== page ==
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The Hot Dog Story by asafwewe

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The Hot Dog Story

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									             The Hot Dog Story




There was a man who ran a hot dog stand by the side of the road in the city.
He was hard of hearing so he had no radio. He had trouble with his eyes so
he read no newspapers. But he did sell great hot dogs. He used only the
finest quality sausage meat and the freshest bread rolls.

He stood by the side of the road and cried, “Buy a hot dog mister?” He had
installed special lighting and a flashing neon sign. Even the people driving
by would stop to buy his hot dogs.

He wasn’t particularly well educated, but he sold great hot dogs and his
customers loved him and every hot dog was served with a smile.

People came from miles around to get his tasty hot dogs. He always made
sure to have plenty of fresh ketchup and mustard and onions.

Recently he had added a bacon and egg roll to his range and sold scores of
them to the breakfast crowd every day.

Business was so good he bought a second cart and hired an employee. “Give
them a smile with every hot dog,” he told his employee.

He’d worked hard and done so well he was able to put his only son through
college.

The hot dog man did very well and every year his business grew. He was glad
the son decided to study business in college. It would be great when the son
returned home with all that college education to help him manage the busi-
ness.

After graduation the son came back to help. “Dad”, he said, “haven’t you
been listening to the radio? Haven’t you been reading the newspapers?
Based on the current economic statistics, we’re heading for a recession.”
The old man had never heard this word before and asked his son what it
meant.

Being an educated man his son gave a very detailed explanation of how the
recession would severely impact everyone in the community, particularly
small business people like his father. There would be enormous unemploy-
ment; people would not be able to afford to spend money as they did now.
He warned his father that it would be wise to cut back on his expenses and
tighten his belt financially and prepare for the worst. “You’ve got to cut back,
stop using all that ketchup, and you dish out onions as if they were free.”

The father thought, “Well, my son’s been to college, he reads the newspa-
pers and he listens to the radio. He ought to know.”

The father was torn. He’d always been generous to his customers, but his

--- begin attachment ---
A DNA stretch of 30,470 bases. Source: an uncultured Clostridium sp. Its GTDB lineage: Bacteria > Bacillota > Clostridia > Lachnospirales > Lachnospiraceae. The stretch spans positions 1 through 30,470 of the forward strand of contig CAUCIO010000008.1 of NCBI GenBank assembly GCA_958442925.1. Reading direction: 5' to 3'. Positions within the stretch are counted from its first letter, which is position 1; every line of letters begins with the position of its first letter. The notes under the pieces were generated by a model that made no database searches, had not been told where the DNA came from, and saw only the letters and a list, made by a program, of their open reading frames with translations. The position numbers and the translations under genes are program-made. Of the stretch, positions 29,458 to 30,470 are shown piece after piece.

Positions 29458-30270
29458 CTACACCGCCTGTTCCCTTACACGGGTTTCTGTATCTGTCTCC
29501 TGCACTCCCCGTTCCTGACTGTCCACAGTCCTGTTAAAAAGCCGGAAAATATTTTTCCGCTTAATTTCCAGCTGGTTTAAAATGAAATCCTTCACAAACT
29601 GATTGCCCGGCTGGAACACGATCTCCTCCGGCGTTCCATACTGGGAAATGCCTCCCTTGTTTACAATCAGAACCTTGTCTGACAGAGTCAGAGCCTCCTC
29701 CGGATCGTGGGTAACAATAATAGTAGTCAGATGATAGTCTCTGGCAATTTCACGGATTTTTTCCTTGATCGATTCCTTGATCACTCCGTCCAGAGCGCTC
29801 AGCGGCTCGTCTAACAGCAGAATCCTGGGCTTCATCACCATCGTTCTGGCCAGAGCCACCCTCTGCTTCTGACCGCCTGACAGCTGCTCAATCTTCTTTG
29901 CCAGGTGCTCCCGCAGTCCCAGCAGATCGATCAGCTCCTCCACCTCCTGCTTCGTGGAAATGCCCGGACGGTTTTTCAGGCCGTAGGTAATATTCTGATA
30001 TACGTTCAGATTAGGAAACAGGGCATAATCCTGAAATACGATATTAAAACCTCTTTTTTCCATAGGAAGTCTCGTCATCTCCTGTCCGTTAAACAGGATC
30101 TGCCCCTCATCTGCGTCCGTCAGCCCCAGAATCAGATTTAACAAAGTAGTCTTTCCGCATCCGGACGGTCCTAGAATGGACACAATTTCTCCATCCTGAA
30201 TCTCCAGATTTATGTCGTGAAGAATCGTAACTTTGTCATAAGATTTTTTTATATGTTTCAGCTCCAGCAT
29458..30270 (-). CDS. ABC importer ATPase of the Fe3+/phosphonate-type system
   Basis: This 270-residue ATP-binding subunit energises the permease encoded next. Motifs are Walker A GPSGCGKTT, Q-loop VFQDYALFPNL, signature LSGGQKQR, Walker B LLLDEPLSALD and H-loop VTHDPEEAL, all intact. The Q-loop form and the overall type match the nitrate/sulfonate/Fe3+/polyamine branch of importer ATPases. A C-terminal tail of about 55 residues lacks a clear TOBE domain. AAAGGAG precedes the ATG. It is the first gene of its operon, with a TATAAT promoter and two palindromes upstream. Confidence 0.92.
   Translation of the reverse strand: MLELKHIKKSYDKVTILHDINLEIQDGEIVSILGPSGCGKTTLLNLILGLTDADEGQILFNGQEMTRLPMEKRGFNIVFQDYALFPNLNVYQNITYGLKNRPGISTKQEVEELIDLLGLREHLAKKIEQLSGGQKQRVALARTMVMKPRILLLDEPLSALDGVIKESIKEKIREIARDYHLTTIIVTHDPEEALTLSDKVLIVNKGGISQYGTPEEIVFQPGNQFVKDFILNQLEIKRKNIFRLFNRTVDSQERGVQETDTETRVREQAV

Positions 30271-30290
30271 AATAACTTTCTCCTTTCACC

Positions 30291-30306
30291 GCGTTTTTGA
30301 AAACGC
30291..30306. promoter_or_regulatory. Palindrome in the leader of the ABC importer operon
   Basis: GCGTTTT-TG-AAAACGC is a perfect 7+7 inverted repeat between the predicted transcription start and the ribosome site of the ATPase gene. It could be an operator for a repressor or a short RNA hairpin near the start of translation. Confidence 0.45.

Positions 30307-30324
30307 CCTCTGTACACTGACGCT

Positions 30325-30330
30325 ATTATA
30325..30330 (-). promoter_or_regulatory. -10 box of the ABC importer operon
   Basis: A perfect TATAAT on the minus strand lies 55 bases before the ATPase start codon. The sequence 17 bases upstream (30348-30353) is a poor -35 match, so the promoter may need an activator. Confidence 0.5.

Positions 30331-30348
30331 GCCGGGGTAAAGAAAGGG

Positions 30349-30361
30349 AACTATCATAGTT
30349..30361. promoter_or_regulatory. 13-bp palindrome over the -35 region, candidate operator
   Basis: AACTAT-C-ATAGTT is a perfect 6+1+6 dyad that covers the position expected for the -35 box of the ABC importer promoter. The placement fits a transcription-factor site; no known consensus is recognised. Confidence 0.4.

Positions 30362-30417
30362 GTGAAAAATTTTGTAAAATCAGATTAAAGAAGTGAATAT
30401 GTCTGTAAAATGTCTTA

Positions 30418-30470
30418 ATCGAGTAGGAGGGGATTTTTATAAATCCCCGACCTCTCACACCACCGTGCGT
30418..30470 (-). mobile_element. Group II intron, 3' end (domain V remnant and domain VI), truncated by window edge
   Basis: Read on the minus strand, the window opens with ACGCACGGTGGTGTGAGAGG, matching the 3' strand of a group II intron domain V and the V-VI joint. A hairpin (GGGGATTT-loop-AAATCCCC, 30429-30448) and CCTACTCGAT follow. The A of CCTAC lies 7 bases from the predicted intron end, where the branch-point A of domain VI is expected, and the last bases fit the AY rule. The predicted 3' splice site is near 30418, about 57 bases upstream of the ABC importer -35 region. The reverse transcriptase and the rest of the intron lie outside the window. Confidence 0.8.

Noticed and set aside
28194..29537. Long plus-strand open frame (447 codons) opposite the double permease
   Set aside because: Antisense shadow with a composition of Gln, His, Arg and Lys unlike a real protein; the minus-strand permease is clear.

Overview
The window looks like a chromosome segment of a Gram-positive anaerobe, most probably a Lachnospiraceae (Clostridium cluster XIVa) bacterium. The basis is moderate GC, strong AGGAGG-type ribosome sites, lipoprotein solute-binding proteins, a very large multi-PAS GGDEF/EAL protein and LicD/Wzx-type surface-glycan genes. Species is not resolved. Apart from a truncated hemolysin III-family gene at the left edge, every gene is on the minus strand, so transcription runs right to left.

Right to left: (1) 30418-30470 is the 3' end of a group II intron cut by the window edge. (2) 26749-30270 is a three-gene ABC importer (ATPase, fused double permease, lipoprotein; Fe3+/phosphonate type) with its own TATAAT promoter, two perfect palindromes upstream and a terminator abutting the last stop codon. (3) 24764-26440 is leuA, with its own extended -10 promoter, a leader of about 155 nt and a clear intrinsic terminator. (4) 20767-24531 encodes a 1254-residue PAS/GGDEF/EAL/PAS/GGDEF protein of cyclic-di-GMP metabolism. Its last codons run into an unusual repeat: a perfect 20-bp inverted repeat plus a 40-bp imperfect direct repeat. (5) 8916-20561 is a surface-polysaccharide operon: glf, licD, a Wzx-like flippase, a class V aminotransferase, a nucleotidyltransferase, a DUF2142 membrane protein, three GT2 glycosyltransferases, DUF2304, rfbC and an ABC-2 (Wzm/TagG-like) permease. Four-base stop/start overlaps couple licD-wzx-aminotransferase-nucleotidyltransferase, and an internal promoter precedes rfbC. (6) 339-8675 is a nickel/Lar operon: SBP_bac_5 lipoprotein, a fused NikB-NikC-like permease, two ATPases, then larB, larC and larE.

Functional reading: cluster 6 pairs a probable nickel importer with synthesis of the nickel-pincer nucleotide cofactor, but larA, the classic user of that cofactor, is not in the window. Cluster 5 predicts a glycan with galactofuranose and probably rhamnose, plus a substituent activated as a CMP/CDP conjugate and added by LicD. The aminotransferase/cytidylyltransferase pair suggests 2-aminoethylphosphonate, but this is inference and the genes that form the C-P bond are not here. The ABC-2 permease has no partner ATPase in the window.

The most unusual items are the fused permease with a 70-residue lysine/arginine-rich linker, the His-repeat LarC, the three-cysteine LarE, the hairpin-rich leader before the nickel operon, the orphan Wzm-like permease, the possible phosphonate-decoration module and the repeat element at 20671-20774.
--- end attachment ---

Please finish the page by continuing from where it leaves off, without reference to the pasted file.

very bright boy didn’t get all that education for nothing. So, reluctantly, he
cut back on the sauces and the onions.

A few weeks later business was a little worse. The Son said profits were
being squeezed by the downturn in the economy. He said they should buy
cheaper quality sausages. Save a little money. So they did. Sure enough,
sales went down.

The man told his employee that times would be bad and we will have to cut
back. So the employee became worried about his job and stopped smiling
when he served his hot dogs.

The man began to cut back on the quantity of sausages and bread rolls he
bought. He didn’t want to get caught with stale rolls as business began to
drop off. But it was hard to judge and some days by rush hour the man had
run out of hot dogs. So after turning his customers away he went home early
and spent more time worrying about this recession that was coming.

After a few times stopping by and finding the man out of hot dogs his regular
customers stopped coming. As this continued for a while less and less
people stopped to buy hot dogs,

He decided to save more money and not replace the batteries that powered
his neon sign and lights at night. Now because he was in the dark, fewer
people bought from him and soon he decided that it wasn’t even worth his
time setting up at night.

After a while the son said, “Dad, you’re not making much money. Maybe you
should lay off your employee and garage his cart.

His drop in takings depressed him more and so he tended to get out of bed
later each day. After all, why get to the stand so early when obviously more
people would be eating at home rather than spending money on breakfast in
the city. He decided that his bacon and egg rolls might be too expensive for
most people now. After all, they were twice the price of a hot dog. So he cut
them from his menu and his sales continued to plummet.

“You were right,” the old man said to his son. “We’re certainly in the middle
of a great recession.”

                                                   “The Hot Dog Story”

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West Lancashire, L39 8TH. Tel: 0800 1123 258 Email: enquiries@easy-id.co.uk

								
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